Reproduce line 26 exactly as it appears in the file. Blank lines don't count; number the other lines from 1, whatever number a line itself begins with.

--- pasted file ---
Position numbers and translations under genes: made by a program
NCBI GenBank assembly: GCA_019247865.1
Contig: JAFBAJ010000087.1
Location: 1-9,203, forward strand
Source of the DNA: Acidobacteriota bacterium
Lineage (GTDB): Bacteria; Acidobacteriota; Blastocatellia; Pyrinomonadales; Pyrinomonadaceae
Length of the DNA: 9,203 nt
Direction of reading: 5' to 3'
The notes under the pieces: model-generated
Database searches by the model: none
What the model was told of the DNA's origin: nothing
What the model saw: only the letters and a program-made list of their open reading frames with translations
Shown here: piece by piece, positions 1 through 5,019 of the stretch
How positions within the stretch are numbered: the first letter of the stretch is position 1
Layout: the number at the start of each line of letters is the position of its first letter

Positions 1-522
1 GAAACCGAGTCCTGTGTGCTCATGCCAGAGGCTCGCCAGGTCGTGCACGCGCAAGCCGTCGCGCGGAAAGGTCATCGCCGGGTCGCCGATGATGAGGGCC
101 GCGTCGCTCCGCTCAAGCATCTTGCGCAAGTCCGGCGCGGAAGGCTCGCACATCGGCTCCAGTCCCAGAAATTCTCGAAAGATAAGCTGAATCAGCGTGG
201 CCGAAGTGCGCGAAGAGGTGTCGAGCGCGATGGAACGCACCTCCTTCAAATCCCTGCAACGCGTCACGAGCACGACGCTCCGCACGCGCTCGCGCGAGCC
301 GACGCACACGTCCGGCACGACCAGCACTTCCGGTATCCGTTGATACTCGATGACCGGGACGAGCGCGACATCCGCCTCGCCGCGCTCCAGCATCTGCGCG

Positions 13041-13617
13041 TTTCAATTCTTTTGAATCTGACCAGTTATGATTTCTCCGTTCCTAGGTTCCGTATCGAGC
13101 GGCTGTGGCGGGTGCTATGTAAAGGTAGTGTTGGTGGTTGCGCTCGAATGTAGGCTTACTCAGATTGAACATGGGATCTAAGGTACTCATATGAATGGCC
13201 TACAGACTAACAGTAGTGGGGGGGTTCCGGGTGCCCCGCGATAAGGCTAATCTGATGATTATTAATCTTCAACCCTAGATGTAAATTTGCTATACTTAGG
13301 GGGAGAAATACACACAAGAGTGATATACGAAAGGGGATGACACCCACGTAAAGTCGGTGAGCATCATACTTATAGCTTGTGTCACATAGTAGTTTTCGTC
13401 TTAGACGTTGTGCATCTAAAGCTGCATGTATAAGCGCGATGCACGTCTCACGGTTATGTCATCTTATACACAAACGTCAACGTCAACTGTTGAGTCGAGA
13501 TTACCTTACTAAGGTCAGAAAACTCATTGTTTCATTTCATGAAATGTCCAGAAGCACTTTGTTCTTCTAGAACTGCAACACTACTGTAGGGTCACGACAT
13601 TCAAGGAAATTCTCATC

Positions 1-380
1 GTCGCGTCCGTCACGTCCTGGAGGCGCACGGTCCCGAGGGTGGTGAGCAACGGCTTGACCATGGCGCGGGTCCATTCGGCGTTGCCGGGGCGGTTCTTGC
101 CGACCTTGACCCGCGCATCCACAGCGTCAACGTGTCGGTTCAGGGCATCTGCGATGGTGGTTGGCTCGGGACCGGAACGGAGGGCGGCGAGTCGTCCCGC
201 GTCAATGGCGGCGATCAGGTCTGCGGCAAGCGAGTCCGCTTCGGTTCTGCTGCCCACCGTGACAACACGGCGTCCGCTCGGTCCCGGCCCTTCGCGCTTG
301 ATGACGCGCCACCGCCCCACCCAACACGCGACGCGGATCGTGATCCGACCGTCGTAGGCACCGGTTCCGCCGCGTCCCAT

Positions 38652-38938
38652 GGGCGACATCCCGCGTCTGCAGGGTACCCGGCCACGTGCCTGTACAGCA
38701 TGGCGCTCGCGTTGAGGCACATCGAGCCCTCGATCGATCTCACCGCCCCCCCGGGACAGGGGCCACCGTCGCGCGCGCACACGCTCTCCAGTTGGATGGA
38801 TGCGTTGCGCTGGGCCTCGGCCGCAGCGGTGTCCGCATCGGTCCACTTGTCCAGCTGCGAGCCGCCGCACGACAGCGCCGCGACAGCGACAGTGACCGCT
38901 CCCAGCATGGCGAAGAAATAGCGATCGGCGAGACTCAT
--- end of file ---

13401 TTAGACGTTGTGCATCTAAAGCTGCATGTATAAGCGCGATGCACGTCTCACGGTTATGTCATCTTATACACAAACGTCAACGTCAACTGTTGAGTCGAGA